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CTF Challenges

dpwwn:2 Vulnhub Walkthrough

Today we will take another CTF challenge dpwwn2 from the series dpwwn. The credit for making this VM machine goes to “Debashish Pal” and it is a boot2root challenge where we have to root the machine and capture the flag dpwwn-02-FLAG.txt to complete the challenge. You can download this VM here.

Security Level: Intermediate

Penetrating Methodology:


  • Nmap


  • Dirb
  • WPScan
  • Searchsploit


  • Netcat

Privilege Escalation

  • Exploiting SUID rights



Let’s start off with the scanning process. The target VM had by default a static IP as So we put our kali machine in the same network.

Then we used Nmap for port scanning and found port 80, 443 and 2049 are open.


As we can see port 80 is open, we browsed it and got nothing more than a welcome message.

So our next step, as usual, is to look for the directories which we did with the help of a directory brute-forcing tool dirb. We got a directory name WordPress which means the target system might be hosting a WordPress-site.

We browsed the above-found URL and there was a WordPress-site as expected. But we couldn’t find much on the website itself.

So we took the help of Wpscan (WordPress website scanner) to look for any vulnerabilities present on the website.

In the results, there was no such vulnerability in the WordPress version or in themes installed, but luckily there was one vulnerability in the Plugin (Site Editor 1.1.1) which was vulnerable to LFI.

We looked for its possible exploit in the Searchsploit database and found one exploit available.

We copied the exploit into our root directory.

Looking inside the exploit file, in the proof of concept section, it is clearly shown how we have to execute the exploit for LFI.


To run the exploit for our target, we simple replaced the host with our target address and used curl to fetch the results.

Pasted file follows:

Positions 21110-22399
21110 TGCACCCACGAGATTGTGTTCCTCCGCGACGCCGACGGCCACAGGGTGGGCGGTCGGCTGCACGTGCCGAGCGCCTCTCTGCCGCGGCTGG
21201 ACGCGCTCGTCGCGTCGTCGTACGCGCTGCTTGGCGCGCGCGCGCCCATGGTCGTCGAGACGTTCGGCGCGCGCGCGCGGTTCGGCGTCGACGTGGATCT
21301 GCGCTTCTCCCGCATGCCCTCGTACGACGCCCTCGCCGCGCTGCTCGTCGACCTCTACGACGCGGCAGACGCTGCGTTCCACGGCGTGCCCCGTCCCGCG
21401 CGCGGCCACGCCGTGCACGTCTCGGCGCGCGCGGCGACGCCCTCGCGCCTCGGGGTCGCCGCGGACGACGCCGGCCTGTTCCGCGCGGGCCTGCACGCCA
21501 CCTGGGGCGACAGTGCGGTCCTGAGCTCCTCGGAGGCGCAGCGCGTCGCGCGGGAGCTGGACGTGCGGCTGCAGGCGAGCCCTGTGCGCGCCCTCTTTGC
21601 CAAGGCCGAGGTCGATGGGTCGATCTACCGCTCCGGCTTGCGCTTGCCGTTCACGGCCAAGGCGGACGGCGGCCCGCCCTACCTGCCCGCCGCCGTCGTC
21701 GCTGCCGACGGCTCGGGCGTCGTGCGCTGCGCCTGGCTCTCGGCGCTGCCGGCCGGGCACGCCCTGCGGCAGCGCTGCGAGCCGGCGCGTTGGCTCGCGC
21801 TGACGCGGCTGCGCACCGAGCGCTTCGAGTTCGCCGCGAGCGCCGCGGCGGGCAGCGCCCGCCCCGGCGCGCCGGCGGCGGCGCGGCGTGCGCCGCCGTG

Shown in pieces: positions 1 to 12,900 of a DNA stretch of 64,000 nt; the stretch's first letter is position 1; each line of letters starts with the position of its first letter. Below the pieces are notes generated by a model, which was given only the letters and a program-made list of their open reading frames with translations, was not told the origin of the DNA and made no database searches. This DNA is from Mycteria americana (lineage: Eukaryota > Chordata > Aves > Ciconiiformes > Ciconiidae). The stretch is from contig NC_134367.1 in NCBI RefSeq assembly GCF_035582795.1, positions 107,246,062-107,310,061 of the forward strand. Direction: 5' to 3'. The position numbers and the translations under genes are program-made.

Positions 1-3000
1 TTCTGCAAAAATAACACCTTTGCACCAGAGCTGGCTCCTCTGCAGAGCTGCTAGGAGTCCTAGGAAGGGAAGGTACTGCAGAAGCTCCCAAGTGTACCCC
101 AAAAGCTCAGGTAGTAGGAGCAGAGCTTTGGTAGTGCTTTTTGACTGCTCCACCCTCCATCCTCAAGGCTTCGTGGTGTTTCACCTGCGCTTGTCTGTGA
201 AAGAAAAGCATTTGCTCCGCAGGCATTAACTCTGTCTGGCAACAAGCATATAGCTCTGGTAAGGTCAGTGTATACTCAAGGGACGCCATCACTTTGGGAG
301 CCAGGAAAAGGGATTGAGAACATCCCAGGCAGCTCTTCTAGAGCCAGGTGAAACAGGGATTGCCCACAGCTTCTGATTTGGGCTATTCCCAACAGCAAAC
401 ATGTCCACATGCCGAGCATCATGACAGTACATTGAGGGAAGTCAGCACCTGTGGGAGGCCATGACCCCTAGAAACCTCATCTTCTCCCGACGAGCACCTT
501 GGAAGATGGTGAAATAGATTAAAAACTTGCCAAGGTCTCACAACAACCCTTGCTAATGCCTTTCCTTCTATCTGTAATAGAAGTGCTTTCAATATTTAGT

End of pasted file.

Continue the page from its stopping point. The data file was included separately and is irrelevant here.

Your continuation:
We successfully were able to fetch the contents of the /etc/passwd which confirmed that the website is actually vulnerable to LFI.

So far we have a target which is vulnerable to LFI. If we are somehow able to implant a reverse shell in the target system, we will be able to execute it using LFI.

If you remember from the nmap scan we have Network File Share (NFS) service running on port 2049 which is basically used to create shared folders in the network.

We looked for any shared directories and found there was one such directory named /home/dpwwn02.

We mounted this directory with our newly created directory /tmp/raj.

Meanwhile, we grabbed a php-reverse shell from /usr/share/webshells/php, changed the listener IP to our and saved it as shell.php.

Then we copied it into the /tmp/raj folder which is mounted to /home/dpwwn02 directory of the target system, which means shell.php is in a shared directory.

To execute the reverse shell in the browser, we replaced /etc/passwd with the location of the shell.php file i.e /home/dpwwn02/shell.php. Simultaneously we started a netcat listener on our kali.

In a few seconds, we got a reverse netcat shell with limited user privileges. It was time to find a way to get to the root shell. We looked for the binaries with SUID permissions and found the find binary has can be executed with root privileges.

Privilege Escalation:

There are multiple ways in which we can take advantage of SUID permission to find binary to do the privilege escalation. We gave wget binary the SUID permission which will help us in downloading the tempered passwd file into the /etc folder of the target system which is otherwise not permissible.

We first copied the contents of /etc/passwd into our kali system.

Then created a password hash using openssl.

In the passwd file which we copied from the target system, we tempered it by adding a new user raj password pass123 and gave it root privileges.

After that, we started a Python one-liner http server on our kali system.

On the target machine, we downloaded the tampered passwd file into the /etc folder. This tempered file has a new user raj with root privileges, so all we had to do now is switch to this new user and get the root flag dpwwn-02-FLAG.txt.

Author: Auqib Wani is a Certified Ethical Hacker, Penetration Tester and a Tech Enthusiast with more than 5 years of experience in the field of Network & Cyber Security. Contact Here

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